LL: Why did you decide on the “pay-what-you-want” model for Dashy Crashy? What were the results?

TR: It turned out very well, actually. If users buy anything, they remove ads. We still have one-star reviews complaining that there are lots of ads and at first, I was really sensitive to it. So that made us think, “Why don’t we offer the cars up for rent?” People loved that system, but money went down about a third. It’s a constant challenge.

It’s a really interesting trend with Fortnite—everyone can play for free, but you pay for engagement. They pay to play a “proper game” with a VIP pass.

LL: Tell me about your current game, Smash Tanks, and how you guys got into AR games.

TR: We decided to work on separate side products with the goal of making a mobile board game, and that eventually became the game Smash Tanks. Jared (Technical Lead at Dumpling Design) kept sharing gifs and screenshots but we eventually shelved it. Then Apple announced ARKit and a lightbulb went off. We thought, “We could do this! We have a board game!” We did that and it was bloody awesome, and super quick. Now our 2D game was totally transformed.

Apple reached out and wanted us to join them in London for an ARKit showcase. We were showing [Smash Tanks] to the press and Tim Cook was there. All in all, we made that game in four months on new technology, and we were featured by Apple. It went a little viral with outlets like LADbible picking it up.

LL: What are your thoughts about ad monetization in AR games?

TR: Our general thought is that if you put a traditional ad in AR, it’s like being punched in the face. You’re so immersed, and it’ll jolt you out of the experience. We are working with smaller teams to try some stuff, but it’s probably going to be more like product placement. Why not have dynamic billboards in your racing game or battlefield?

I think AR has challenges with premium anyway because you’re trying to communicate a new technology with an audience, and if you put a premium barrier, they’re not going to play. We want people to get a taste of it first.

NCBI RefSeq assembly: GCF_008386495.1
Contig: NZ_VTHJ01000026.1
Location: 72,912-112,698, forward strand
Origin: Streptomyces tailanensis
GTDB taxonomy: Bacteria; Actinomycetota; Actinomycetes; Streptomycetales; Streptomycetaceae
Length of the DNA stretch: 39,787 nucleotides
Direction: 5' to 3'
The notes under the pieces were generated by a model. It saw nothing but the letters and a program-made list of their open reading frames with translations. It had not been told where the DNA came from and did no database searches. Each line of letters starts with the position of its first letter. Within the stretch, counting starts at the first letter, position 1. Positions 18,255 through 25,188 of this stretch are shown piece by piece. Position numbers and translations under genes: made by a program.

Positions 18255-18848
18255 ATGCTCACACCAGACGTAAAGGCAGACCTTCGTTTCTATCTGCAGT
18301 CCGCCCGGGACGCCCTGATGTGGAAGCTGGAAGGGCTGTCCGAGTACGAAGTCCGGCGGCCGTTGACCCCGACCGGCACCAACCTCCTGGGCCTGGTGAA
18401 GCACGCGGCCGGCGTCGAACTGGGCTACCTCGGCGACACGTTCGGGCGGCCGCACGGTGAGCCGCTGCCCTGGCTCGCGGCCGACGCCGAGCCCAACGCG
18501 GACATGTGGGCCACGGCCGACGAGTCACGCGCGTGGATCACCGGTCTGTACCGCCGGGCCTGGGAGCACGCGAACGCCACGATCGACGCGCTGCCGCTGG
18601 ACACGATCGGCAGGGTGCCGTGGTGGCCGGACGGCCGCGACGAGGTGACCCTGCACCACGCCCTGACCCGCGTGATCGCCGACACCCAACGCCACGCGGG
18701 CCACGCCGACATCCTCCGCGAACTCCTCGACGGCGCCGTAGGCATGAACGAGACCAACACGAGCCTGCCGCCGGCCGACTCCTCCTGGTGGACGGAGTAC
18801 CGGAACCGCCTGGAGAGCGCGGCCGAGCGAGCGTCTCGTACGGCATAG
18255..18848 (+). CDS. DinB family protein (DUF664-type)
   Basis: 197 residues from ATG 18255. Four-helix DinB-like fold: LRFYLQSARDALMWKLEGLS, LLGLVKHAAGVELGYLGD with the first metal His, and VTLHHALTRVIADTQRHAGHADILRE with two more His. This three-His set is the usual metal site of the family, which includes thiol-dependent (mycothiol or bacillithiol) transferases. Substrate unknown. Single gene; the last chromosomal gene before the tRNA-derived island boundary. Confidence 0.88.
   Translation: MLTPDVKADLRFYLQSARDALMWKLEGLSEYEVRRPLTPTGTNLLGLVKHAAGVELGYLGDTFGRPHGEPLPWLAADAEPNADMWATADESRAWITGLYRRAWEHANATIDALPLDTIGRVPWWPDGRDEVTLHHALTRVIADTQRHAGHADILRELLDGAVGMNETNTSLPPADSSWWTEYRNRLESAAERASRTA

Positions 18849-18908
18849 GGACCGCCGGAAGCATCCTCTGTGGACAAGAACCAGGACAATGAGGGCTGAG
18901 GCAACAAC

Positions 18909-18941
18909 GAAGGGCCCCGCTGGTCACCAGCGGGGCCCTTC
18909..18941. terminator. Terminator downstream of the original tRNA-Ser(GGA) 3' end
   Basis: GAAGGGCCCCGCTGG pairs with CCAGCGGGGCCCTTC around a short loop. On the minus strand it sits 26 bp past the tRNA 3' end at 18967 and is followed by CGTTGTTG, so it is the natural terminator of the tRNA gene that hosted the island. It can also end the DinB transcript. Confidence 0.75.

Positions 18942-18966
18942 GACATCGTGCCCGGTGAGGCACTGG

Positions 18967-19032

LL: Do you think AR is the future of mobile gaming?

TR: There’s no denying what AR can do. There are still thousands of people playing Pokémon Go. Having that extra layer of reality is fascinating. It’s not going to replace mobile gaming, but it’ll be another pillar of gaming. This is probably a conversation for 25 years in the future.

LL: What’s in the future for you guys? What other AR games are you guys working on?

TR: We’re still dancing around creating an AR fighting game. We’re also thinking of doing a Scalextric game in AR, which will be more like the end of the year. The rate that Apple is moving with ARKit is pretty staggering. If you’re thinking of doing an AR game on Android and Apple, you’re pretty much thinking about two SKUs (because the platforms are so different), especially if you’re pushing the technology.

Apple’s outreach and support is very good. They also have good hardware to work on. With Google, it’s more like the Wild West. In our general experience, it’s harder to reach out to Google.

Amazon and Apple are out there looking for stuff, but I don’t get that sense about Google. You’d think Google would reach out about ARCore, but as a platform, it’s not as powerful as ARKit. The general sense was that they were going to push ARCore, but that didn’t happen. Clearly the biz dev isn’t talking to editorial and any future AR development on Google just doesn’t make sense for us.

Be sure to check out our previous interview with Lionbird Games. If you would like to be featured in our Ask the Developer series, please email [email protected] or ask your account representative.